Second-string goalkeepers in League One and League Two aren’t what they used to be.
Goalkeeping structure has changed. And with it, so have the hopes of first-team football for a number of aspirational stoppers who, once-upon-a-first-pro-contract, thought they were set for a big break.
We’ve developed the Fake No2. The kid who, despite injury befalling his superior, won’t realistically be given an opportunity barring a rare matchday situation occurring when it’s too late to call in someone better.
This is due to the existence of the emergency loan. Football League rules state, if a club’s replacement goalkeeper has played less than five professional games, that club can utilise a seven-day loan system and recruit a more substantial option. Hello Mr Championship No3 – a candidate temporarily dispensable to his parent club yet on a par, or arguably even better, than the injured lower league No1 and a most definite improvement on that doe-eyed No2.
Let’s take it from the top. In the Premier League, clubs will have a strong No1, a strong No2 and, more recently, a semi-strong and ultimately reliable No3. High-profile examples this season include Lee Grant at Manchester United and Chelsea’s Rob Green.
Some Championship clubs do the same. West Brom, for instance, have opted for Sam Johnstone, Boaz Myhill and Jonathan Bond as a well-equipped, three-pronged union at the Hawthorns.
However, with less money naturally available in the third and fourth tiers, less resources are forthcoming. Ergo, goalkeeper quality is compromised.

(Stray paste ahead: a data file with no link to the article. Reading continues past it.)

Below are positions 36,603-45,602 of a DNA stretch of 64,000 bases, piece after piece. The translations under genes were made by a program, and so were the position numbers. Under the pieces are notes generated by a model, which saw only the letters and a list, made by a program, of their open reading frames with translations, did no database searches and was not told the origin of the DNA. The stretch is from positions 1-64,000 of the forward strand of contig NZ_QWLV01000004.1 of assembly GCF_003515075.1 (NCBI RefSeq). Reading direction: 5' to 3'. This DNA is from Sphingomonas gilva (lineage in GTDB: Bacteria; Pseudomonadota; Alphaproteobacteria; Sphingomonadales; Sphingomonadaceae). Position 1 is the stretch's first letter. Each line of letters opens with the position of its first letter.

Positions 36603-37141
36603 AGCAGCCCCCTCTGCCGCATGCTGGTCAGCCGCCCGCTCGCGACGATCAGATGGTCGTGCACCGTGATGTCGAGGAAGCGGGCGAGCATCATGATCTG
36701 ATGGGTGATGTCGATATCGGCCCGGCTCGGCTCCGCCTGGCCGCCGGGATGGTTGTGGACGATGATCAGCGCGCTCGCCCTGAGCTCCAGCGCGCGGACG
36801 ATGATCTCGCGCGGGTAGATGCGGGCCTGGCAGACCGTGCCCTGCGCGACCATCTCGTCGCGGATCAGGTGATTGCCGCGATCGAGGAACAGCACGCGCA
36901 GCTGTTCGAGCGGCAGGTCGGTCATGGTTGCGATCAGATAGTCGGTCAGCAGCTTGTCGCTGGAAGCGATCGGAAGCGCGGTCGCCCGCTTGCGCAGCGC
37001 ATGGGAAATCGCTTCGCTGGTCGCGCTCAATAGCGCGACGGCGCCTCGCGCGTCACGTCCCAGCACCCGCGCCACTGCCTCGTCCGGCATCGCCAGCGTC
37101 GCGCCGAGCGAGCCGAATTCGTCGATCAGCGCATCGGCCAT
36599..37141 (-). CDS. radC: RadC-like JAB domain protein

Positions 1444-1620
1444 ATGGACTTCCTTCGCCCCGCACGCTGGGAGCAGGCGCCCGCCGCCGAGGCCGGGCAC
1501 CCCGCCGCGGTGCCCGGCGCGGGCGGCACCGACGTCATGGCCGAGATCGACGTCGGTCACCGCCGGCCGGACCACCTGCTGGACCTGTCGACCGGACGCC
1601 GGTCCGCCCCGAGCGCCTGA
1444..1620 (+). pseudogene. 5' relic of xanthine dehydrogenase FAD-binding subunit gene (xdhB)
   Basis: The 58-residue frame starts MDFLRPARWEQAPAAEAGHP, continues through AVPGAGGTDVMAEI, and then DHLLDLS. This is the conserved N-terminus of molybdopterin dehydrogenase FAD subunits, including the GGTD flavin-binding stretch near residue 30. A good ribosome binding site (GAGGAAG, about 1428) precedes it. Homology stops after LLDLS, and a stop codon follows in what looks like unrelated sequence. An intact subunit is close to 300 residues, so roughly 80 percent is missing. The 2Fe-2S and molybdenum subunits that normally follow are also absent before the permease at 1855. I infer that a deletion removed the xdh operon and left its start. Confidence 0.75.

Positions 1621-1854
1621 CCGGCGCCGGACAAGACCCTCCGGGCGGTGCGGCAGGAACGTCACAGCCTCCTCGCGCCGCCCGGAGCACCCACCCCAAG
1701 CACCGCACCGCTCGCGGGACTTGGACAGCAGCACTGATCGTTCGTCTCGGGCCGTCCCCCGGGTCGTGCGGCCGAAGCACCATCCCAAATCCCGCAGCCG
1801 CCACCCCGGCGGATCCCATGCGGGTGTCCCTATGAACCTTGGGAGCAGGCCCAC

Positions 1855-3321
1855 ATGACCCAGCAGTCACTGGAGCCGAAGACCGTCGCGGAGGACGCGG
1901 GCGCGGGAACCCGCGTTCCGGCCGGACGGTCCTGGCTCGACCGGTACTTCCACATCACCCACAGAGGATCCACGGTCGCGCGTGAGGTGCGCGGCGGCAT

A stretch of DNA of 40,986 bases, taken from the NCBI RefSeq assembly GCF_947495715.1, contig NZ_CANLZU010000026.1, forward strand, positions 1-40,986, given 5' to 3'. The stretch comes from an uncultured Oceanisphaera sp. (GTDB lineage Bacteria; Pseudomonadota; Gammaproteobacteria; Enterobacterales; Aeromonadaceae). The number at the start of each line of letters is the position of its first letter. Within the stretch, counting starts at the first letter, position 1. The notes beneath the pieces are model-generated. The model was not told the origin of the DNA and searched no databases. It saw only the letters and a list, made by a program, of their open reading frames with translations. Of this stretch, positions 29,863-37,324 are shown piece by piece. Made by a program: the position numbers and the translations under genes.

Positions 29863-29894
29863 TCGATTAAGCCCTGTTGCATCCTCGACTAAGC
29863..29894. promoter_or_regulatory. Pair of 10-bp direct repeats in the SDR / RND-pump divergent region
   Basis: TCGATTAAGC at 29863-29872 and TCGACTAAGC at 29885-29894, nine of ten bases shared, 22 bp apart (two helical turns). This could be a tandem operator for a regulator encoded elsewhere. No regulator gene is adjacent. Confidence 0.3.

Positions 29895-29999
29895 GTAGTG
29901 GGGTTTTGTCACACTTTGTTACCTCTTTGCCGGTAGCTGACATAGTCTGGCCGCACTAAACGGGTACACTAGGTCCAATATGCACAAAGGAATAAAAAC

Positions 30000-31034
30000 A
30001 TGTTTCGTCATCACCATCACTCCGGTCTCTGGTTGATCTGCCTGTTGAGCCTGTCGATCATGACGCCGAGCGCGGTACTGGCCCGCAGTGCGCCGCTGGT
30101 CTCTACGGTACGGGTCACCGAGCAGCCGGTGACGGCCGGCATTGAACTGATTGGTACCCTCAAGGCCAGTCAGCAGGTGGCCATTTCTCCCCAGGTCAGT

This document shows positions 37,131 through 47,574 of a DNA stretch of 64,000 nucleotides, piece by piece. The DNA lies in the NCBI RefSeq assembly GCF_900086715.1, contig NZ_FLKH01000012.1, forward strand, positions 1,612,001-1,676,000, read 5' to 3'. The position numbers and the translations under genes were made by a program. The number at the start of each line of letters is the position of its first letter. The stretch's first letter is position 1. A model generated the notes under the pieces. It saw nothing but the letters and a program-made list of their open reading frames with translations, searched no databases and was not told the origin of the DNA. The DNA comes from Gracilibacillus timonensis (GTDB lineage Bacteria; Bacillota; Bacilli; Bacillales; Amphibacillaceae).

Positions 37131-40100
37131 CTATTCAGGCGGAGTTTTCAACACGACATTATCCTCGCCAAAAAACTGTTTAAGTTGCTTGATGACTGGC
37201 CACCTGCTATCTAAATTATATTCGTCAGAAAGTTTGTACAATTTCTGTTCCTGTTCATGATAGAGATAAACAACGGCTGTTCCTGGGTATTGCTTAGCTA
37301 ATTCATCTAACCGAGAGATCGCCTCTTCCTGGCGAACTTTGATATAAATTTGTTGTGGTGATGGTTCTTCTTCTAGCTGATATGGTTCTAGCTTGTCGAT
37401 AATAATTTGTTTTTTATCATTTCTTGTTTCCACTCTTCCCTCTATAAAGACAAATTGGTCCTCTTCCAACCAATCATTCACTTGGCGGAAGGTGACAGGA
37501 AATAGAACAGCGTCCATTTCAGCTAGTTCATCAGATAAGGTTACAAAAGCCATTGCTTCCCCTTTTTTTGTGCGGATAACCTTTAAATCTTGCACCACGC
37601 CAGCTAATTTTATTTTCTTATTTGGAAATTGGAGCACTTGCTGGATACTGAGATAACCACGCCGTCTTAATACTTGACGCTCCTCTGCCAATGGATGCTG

Imagine the general goalkeeping budget for a League Two club is £2.5k a week. That club could plump for two decent goalkeepers – one on £1.5k a week and the other on £1k a week. A certain degree of assurance is guaranteed with a reasonably strong No1 and No2.
Conversely, with the benefit of the emergency loan system, that club could instead throw the full £2.5k on a very strong No1 and stick a young hopeful on the bench. With lower budgets and an ever-increasing demand for results, this is becoming an increasing trend.
Young, lower league goalkeepers are in danger. They can’t leave a club and gain valuable experience elsewhere because they make up the numbers on a matchday, but they’re barely given a chance should the opportunity arise. They’re effectively a stop-gap until an emergency loan is required.
While it may initially be exciting to sign a contract in professional football and have that debut carrot dangled at any given minute, long-term progression is stunted. Young goalkeepers are seeing out the stop-gap contract and then being released to make way for their copycat successor. Yes, they’ve been involved in a professional environment, but with a CV which boasts a big, fat zero by professional appearances. With that comes an inevitable drop into non-league in a bid to start the journey again.
Of course, not all clubs live by these rules. Some, like Wycombe with Ryan Allsop and Yves Ma-Kalambay, will stick with a decent double act. Others, in the case of 40-year-old Steve Phillips at Yeovil and the slightly younger – and recently very successful – Dean Brill and Rene Gilmartin at Leyton Orient and Colchester United respectively, promote their goalkeeper coaches as a readymade No2. You’d argue this is a better option altogether; muscle memory will help in a spontaneous appearance from the bench, while the experience and communication skills of an older goalkeeper would, in such a scenario, serve clubs better than an 18-year-old stopper thrown in at the deep end.
A second-choice goalkeeper has to exist. And a young goalkeeper has to start somewhere. Finding a balance between that and the system is the issue in preventing a fake future for a fake No2.